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"Chapter 1: A Revolution by Vatican II?"


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Has the Church in our times reversed many teachings about Scripture? This claim is made about the Scriptural Encyclical Divino afflante Spiritu of Pius XII, and still more about Vatican II, which is supposed to have revolutionized theology. The answer is: Definitely no. But we should see the specifics.

We are going to see the chief positive aspects of Scripture study. But first we must clear away some very serious objections.

We begin with Vatican II. The Constitution Dei verbum on Scripture had a stormy history at the Council, and was not finally approved until November 18, 1964.

The peak of the problem came on October 2, 1964, when Cardinal Koenig of Vienna rose and said that there are errors in Scripture in the matter of history. (Cf. A. Grillmeier, in H. Vorgrimler, ed., Commentary on the Documents of Vatican II, Herder & Herder, 1969, III, pp. 205-06). Sadly, many Bishops chimed in with him, and there was at least no public correction by Paul VI. Yet, the Holy Spirit was present. Really, considering the atmosphere at Vatican II, our faith in Divine Providence should be stronger, for the final documents left no trace of such unfortunate things (it is only the final texts that are divinely protected: floor speeches and debates are not protected. And the difference was evident at Vatican II, as also at the very first General Council, Nicea, in 325 AD, when about 15 Bishops denied the divinity of Christ).

We will answer every one of the specific cases Cardinal Koenig alleged presently, and also the broader charges made today in New Jerome Biblical Commentary which dares to assert, in reference to Cardinal Koenig's intervention, "pre-voting debates show an awareness of errors in the Bible" (p. 1169, 72:14 - which refers to other statements in 65:50 and 70-71 in the same vein).

But first, let us get the setting from the preface to DV where the Council said: "Following in the footsteps of the Councils of Trent and Vatican I, [this Council] intends to present the true doctrine about divine revelation and its transmission." This of course does not fit at all with an idea of reversal of previous teaching or an acceptance of error in Scripture.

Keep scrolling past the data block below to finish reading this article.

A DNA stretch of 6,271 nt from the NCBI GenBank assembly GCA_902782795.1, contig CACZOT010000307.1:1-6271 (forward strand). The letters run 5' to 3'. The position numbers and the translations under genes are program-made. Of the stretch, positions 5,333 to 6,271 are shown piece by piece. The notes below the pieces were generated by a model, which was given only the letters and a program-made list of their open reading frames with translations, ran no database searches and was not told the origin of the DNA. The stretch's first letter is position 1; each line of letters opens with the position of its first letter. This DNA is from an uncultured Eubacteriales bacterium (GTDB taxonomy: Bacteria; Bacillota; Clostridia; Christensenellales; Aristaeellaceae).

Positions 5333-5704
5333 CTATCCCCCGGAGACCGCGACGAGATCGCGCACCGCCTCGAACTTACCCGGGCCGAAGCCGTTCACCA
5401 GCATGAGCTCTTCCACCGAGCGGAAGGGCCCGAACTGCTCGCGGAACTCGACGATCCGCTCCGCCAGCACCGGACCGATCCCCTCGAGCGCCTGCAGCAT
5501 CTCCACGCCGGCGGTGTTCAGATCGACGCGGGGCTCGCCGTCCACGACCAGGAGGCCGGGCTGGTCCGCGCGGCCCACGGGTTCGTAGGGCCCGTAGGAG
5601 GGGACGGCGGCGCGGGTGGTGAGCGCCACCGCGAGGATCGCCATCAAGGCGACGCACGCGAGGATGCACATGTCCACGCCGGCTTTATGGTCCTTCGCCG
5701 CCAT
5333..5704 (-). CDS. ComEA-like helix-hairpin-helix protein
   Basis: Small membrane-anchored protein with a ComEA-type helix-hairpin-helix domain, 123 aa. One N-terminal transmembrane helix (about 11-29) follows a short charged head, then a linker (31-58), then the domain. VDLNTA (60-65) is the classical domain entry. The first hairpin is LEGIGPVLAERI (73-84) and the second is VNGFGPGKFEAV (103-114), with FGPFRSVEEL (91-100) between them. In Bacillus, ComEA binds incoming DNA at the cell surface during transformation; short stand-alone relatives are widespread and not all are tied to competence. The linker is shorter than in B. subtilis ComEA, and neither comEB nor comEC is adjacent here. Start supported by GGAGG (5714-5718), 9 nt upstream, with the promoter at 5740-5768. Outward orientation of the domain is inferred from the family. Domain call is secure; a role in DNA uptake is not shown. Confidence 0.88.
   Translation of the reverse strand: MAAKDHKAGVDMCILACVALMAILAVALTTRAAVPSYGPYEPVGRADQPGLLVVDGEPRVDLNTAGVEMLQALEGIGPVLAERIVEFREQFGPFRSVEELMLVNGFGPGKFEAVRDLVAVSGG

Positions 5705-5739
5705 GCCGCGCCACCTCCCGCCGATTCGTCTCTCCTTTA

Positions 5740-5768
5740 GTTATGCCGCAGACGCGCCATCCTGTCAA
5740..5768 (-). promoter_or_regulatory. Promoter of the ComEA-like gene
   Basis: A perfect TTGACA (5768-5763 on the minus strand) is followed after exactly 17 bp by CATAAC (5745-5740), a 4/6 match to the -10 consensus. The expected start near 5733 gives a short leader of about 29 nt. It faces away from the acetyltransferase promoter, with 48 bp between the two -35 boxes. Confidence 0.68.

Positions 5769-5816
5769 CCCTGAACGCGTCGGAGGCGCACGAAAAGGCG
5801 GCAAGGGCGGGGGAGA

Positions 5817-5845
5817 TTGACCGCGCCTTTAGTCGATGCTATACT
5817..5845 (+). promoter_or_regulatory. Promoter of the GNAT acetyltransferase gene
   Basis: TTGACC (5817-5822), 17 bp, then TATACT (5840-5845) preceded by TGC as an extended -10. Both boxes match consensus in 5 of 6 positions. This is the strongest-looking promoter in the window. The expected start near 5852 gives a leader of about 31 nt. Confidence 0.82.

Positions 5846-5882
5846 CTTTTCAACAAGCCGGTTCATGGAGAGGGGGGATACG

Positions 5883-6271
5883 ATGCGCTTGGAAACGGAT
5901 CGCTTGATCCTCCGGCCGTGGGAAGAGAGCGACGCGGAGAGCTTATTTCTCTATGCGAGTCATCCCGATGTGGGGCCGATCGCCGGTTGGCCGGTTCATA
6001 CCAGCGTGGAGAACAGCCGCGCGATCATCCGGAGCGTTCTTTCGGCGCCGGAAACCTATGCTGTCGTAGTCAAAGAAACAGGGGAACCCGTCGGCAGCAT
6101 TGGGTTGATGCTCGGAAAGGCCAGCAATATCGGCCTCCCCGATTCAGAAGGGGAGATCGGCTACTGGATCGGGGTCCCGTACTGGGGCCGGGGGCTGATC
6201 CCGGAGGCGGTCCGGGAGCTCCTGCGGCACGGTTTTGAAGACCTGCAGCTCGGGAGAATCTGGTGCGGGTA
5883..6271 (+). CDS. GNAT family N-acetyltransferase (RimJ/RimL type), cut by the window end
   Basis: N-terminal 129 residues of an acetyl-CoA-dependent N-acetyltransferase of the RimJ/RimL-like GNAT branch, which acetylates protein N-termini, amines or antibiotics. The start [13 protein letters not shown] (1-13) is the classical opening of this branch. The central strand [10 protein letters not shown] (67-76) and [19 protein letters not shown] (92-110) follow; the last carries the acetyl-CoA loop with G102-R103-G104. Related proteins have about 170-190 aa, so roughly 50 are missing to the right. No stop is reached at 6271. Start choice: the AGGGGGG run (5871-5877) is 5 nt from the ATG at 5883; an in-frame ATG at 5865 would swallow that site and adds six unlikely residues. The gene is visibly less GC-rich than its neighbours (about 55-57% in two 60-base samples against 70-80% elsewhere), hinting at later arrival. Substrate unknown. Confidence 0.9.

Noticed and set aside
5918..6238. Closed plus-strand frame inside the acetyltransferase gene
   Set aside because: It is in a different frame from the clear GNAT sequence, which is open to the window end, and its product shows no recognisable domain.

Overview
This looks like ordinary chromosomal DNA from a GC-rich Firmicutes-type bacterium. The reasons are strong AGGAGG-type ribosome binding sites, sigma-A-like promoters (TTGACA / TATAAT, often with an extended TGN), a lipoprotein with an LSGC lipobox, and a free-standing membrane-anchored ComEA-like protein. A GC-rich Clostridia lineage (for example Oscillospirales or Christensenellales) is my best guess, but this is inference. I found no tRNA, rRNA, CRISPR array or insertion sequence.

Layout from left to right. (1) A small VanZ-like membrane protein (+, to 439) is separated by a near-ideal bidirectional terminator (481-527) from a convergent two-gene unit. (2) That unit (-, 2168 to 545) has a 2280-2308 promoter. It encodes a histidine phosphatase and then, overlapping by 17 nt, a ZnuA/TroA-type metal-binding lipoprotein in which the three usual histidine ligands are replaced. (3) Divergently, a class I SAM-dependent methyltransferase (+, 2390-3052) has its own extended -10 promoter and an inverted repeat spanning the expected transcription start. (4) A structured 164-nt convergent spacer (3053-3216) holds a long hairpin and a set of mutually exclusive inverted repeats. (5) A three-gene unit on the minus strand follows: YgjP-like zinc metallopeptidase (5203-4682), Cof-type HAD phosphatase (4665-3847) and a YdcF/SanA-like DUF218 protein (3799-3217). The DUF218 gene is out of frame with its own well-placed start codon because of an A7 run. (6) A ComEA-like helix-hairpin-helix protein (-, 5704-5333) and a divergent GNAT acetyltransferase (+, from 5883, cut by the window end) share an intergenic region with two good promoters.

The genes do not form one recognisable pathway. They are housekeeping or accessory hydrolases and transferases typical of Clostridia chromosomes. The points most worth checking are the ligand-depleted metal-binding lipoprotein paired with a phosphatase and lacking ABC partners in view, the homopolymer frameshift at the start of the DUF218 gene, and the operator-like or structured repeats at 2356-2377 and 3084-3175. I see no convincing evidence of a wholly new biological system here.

We begin with the specifics from Cardinal Koenig, and then we will meet the broader charges just mentioned. There were three cases given by the Cardinal:

1) In Mark 2:26 we read that David had entered the house of God "under the High Priest Abiathar" and eaten the bread of the Presence. But really, 1 Samuel 21:1 ff. shows that it was not under Abiathar, but under his father Abimelech (Cf. Grillmeier, p. 205).

Reply: The Greek text of Mk 2:26 has epi Abiathar archiereos. Now that Greek preposition epi when used with the genitive case of the person can readily have the generic time meaning, that is, "in the days of... ." (Cf. H. W. Smyth, Greek Grammar for Colleges, American Book Co., NY, 1920, #1689, which reports such usages in various authors, e.g., Thucydides 7. 86). So the phrase really means "in the time of Abiathar". The reason for using Abiathar's name for the time period rather than that of Abimelech was that Abiathar was much more prominent and better known to readers of the Old Testament than his father, because of his close association with David under whom he became chief priest along with Zadok.

2) Matthew 27:9 says that in the fate of Judas, a prophecy of Jeremiah was fulfilled. Really, said Cardinal Koenig, it was Zechariah 11:12 ff. that was quoted (cf. Grillmeier, p. 205).

Reply: Even the hardly conservative original edition of the New American Bible has a note on this passage which says that Matthew's free quotation of Jeremiah 32:6-15 and Zechariah 11:13 shows that the Evangelist sees the death of Judas "as a divine judgment." Actually it was not unusual at all for the Rabbis to combine texts, and then give the name of the best known of the authors: cf. M. De Tuya, Biblia Comentada, V. Evangelios, 3d ed. Madrid, 1977, p. 441.

3) The Cardinal also charged that in Daniel 1:1 we read that King Nebuchadnezzar besieged Jerusalem in the third year of King Jehoiakim, which the Cardinal says was 607 B. C., whereas the authentic chronicle of the King that has been discovered shows that the siege must have taken place three years earlier (Cf. Grillmeier pp. 205-06).